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Last updated: 11 January 2022
Streaming is fast becoming the most popular way to consume content, with dozens of sites offering thousands of TV shows, films and other media at the click of a button. But how does it all work?
What is streaming?
Essentially, streaming is the term used for the technology that delivers video or audio content to your device without you having to download it.
In the past, to watch a video or listen to an audio file, the user had to first download the file before using it. With streaming, your device connects directly with the data source, which then sends data to your device continuously and in sequential order, allowing you to watch or listen to media immediately without having to download the whole file first.
It is because internet speeds have improved so much in recent years that this is now possible to do; when internet speeds were slower it wasn’t always possible to stream high quality videos because people’s internet connections couldn’t keep up. Now this isn’t such an issue, and access to 4K video content is now the norm for video streaming services.
What are the advantages of streaming?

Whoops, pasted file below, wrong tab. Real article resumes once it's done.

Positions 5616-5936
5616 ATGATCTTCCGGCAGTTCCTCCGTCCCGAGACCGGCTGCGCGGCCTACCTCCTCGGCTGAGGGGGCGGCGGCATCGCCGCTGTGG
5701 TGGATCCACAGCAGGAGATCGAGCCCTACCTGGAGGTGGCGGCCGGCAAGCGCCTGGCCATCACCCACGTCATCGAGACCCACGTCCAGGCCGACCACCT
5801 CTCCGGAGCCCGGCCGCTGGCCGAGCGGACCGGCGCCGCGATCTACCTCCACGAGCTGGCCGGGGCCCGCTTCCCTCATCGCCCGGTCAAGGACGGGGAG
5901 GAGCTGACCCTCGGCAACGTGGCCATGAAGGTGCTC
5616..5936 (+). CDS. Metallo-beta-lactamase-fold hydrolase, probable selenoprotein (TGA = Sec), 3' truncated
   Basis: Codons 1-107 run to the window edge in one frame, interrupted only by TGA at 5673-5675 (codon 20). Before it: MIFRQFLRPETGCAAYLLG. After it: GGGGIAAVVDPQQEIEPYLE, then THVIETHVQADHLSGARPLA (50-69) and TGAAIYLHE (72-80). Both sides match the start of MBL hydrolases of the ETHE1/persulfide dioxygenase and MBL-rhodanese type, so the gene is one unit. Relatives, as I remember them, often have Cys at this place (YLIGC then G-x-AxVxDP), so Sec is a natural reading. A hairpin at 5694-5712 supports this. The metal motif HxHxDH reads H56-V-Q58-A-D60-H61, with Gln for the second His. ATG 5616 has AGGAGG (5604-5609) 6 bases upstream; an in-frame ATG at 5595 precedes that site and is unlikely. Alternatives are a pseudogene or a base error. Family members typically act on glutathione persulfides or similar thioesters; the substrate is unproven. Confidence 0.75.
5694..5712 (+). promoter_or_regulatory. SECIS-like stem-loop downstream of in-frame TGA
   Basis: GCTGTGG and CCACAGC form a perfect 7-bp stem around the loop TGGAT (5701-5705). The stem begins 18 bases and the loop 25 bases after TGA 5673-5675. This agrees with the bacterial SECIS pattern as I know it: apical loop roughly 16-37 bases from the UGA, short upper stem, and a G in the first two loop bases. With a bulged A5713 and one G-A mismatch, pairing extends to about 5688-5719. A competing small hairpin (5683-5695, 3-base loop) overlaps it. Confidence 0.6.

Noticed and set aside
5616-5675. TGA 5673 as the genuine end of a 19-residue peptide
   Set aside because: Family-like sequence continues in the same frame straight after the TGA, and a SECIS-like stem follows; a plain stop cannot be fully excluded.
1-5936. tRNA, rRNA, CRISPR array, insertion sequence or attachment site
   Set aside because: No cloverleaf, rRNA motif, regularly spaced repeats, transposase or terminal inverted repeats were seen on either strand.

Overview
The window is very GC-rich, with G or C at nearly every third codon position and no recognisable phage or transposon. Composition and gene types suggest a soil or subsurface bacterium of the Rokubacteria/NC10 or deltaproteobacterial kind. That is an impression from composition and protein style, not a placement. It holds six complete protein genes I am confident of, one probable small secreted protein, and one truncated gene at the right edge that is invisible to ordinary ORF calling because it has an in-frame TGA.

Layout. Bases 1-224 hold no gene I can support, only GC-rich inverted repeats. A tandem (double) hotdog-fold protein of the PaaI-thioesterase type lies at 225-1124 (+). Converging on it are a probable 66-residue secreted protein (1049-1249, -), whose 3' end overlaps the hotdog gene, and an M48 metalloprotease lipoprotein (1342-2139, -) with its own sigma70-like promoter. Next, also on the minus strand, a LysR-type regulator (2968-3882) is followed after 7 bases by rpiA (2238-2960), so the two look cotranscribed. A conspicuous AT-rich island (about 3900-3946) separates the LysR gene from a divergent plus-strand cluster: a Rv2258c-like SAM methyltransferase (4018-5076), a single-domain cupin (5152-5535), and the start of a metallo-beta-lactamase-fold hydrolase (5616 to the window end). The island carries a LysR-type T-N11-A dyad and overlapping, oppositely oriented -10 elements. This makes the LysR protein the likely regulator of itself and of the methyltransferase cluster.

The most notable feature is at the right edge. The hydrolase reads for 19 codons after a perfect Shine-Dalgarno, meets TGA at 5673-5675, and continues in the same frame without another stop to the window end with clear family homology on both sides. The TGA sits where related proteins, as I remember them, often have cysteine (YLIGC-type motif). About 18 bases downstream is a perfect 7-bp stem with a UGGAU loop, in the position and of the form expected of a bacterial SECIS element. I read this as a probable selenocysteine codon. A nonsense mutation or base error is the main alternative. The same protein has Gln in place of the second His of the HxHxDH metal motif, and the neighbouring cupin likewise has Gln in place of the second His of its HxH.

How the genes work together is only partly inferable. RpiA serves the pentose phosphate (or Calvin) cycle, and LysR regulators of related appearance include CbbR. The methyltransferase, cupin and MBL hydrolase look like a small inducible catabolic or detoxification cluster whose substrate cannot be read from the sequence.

- Instant playback – Depending on how fast your internet connection is, you should be able to access content immediately without having to wait for it to download first.
- Uses less space – As you aren’t downloading and storing files on your hard drive / memory, you won’t need to manage your storage regularly with streaming services. When streaming content, your device should delete the data after you use it.
- Simple to use – Streaming services are straightforward and simple to use. Unlike some download services, getting a movie or song going on a streaming platform is as simple as clicking play.
- Lower barrier to entry - With streaming services all you usually need is a device with a screen and an audio output. You don't need a particularly power device to run a stream as most of the processing is done externally.
- An alternative to cable/satelite services - For some, getting tv bundled in with their broadband is important, but want a more flexible service. Streaming video services are a viable alternative for those who want to access the latest movies and TV shows, but don't want to commit to long term TV contracts.
What are the requirements for streaming content?
The main requirement is a relatively fast internet connection. Your device needs to be able to consistently access the data source to play your streamed content without having to buffer constantly.
The minimum requirements for each streaming service differs, but on most connection speeds in the UK you will be fine.
We always recommend a user opts for superfast fibre broadband, but even if you are only able to access ADSL or a 4G connection, you should meet the minimum requirements needed to stream (you might not be able to do much else at the same time online though!).
When there are several users streaming simultaneously, you may find your connection is too slow or your quality is reduced in order to compensate. If this sounds like your household, it’s worth looking at fibre optic broadband in order to avoid the annoyance of buffering.